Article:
Every month of May the University of Nottingham holds an open day in the campus that is called MayFest for which every household in the city receives a letter of invitation. The aim of MayFest is to involve the community in university life, show the grounds of the university and what the bright minds of the university create that is remarkable, cool and could interest every person from 1 to 100 years old. Three years ago, we as a CeDEx group decided to join the activities and introduce behavioural economics to the community. We wanted it to be fun and exciting but at the same time to highlight the important aspects of human decision making and its interplay with the economic outcomes we face in the real world.
We had two experiments in mind to start with. One was to show how communal resources can be fully exploited and can leave the generations to come with poor environment, no biological variety, and no energy resources if everyone in the society acts selfishly. To do this we played a “fish pond” game: we used chocolate as our fish in a bowl pond from which the group of three fishers could fish. Our three fishers were mostly kids that approached our pond with curiosity of how to get their hands on the chocolate. We explained to them that there were 12 “fishes” in the pond and they each can take up to 4 in sequence. Whatever is left in the pond will procreate and each fish will have a baby, so that in the next round when other three fishers come to fish there will be double of what was left from the previous fishers with a maximum possible of 12. You can notice that if each fisher takes 2 fishes from a pond, there will be 6 fishes left and in the next round after the procreation there would be again 12 fishes in the pond. But if fishers are selfish and just want to take the maximum possible number of fishes then they will each take 4 fishes and there will be no fish left for the next round fishers for 10 minutes in our experiment. Kids who made the decision knew that the kids coming after them may have to wait up to 10 minutes to get a chocolate, so they knew that their decision to take will have consequence for their friends.
What we observed was very interesting: fish was being exploited very fast and after 3-4 rounds the number of fish would decrease to 0, and we had to restart the pond. The number of rounds needed to exploit the fish pond depended on the age of children as well as their closeness to each other: older children acted more responsibly and were willing to sacrifice their chocolate for their friends or siblings. We explained the implications of this project to the kids and their parents after each round and accentuate the importance of pro-social decisions in the sustainability of our global and local resources for the future generations.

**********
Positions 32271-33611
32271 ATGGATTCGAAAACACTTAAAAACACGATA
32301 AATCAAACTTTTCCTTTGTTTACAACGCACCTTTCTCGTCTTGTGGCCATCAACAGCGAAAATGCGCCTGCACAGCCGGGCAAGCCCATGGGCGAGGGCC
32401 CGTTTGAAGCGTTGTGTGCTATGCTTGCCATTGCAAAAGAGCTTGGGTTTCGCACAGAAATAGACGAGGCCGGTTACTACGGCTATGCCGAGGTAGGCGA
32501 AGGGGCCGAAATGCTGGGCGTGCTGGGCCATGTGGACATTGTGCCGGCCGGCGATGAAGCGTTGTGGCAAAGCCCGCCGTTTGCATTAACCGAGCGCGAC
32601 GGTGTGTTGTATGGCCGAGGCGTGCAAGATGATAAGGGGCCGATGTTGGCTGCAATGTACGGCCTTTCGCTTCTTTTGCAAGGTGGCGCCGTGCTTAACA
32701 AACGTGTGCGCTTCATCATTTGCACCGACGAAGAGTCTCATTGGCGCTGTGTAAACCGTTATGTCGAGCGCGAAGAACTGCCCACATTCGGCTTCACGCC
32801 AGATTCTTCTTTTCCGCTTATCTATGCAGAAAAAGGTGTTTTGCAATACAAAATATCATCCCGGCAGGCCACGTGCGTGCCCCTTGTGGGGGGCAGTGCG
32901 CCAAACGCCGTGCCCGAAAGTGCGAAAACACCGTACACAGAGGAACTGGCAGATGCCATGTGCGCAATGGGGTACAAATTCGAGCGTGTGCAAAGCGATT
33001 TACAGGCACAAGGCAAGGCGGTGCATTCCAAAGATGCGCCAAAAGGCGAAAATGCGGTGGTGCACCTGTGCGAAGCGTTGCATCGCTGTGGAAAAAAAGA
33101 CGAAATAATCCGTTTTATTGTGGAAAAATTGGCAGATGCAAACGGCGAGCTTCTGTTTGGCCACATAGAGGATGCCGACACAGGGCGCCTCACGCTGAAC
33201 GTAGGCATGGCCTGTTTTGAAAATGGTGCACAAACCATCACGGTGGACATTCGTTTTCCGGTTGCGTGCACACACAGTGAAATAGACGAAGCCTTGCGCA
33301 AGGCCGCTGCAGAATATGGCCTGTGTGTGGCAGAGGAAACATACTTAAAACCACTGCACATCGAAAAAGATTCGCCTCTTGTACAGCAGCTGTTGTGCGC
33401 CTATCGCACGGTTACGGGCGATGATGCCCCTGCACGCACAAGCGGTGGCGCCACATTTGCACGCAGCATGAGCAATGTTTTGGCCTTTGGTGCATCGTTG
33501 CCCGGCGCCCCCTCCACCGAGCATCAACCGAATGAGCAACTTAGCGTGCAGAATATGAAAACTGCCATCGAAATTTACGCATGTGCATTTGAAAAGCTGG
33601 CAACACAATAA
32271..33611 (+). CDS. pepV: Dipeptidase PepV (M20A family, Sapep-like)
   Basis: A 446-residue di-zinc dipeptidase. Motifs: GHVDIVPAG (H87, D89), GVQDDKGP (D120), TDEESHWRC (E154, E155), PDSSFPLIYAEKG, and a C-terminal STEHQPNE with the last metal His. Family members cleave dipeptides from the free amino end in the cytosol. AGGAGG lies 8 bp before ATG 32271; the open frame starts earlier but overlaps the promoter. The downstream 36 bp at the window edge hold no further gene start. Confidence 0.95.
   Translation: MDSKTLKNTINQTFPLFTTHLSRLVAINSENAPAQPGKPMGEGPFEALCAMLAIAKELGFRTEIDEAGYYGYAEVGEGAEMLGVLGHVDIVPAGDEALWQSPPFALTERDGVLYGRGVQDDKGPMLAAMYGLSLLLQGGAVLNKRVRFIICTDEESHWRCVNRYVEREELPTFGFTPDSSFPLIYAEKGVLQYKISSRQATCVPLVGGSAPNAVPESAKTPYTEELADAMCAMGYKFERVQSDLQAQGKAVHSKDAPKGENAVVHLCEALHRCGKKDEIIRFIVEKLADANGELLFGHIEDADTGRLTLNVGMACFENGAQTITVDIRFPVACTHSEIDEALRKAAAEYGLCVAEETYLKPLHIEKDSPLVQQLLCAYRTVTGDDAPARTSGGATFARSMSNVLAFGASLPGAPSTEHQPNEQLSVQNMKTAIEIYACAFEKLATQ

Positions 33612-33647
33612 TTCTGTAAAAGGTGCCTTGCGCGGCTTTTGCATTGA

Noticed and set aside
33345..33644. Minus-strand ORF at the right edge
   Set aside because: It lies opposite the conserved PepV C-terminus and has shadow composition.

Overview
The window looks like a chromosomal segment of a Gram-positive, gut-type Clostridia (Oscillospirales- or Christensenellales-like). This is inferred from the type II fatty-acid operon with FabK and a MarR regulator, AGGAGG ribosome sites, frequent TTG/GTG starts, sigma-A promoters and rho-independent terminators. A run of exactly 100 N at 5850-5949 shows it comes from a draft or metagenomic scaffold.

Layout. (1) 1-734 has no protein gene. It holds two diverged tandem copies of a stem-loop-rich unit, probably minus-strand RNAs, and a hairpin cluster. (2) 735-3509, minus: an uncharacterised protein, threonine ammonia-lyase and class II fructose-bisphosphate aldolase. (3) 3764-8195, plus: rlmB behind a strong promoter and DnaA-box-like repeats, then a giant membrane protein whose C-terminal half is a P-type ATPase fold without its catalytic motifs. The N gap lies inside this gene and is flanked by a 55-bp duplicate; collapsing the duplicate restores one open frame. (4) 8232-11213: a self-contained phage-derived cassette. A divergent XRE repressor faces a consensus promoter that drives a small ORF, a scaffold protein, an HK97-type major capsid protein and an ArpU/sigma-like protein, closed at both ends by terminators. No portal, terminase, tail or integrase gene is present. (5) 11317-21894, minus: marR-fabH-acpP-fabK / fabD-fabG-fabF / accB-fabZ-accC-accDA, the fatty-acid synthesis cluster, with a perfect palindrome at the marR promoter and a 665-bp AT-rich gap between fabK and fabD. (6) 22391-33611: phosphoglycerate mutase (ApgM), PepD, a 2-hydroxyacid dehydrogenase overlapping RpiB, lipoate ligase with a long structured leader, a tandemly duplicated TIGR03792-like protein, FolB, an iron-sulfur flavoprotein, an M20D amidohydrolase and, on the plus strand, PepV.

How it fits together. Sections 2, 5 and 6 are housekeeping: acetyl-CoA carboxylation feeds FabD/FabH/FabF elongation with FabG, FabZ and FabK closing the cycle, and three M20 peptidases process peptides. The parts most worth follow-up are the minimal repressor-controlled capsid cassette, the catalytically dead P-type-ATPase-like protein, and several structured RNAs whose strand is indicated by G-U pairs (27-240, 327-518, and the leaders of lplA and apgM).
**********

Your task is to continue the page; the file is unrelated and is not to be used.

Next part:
In the other experiment, we wanted to show how even a rational human brain can make mistakes to calculate a best bid to buy a fictional company when there is insufficient information between the buyer and the seller of the company. Most people fall prey to a phenomenon we call “winner’s curse” – the buyer paying too much for the good because he has overestimated the value of the good and bid too much. We asked people to bid from 0 to 100 to buy a company that they didn’t know the exact value of. A sale occurred if the bid was greater than the value of the company to the seller which we drew from a bingo cage from 0-100 numbered balls. Every time a sale occured, there was a big probability that the company had much less value to a seller that he accepted the bid and the buyer was left with company that is worth much less than he bid. After each bid, we recorded the profit/loss a bidder made on a post it, which was calculated by subtracting the value of the company to the buyer from the bid amount. We noted the profits with green and losses with red pen and stuck them on the other side of the separator that we showed to people after they have made their decisions. As you can see from the picture, there are many not accepted bids (bids being less than what the seller would sell the company for) but there are as many losses as well. There are very few people who were lucky to make profits and this is a nice representation of the outcome of the auction. Hence we could show the participants that unless they are very risk seeking they should not bid anything positive because most probably they will be making a loss.
Many participants dragged their friends and families to our experimental “lab” and we choose to explain it was because how fun our experiments were. We hypothesize that they loved how our experiments challenged their minds to realize the trick of the auction or to make them think deep about societal and environmental problems with the fish pond rather than the amount of chocolate involved. However this is a topic for future research and perhaps our next MayFest will test the hypothesis asking one simple question: chocolate in the stomach or tricks in the mind? :)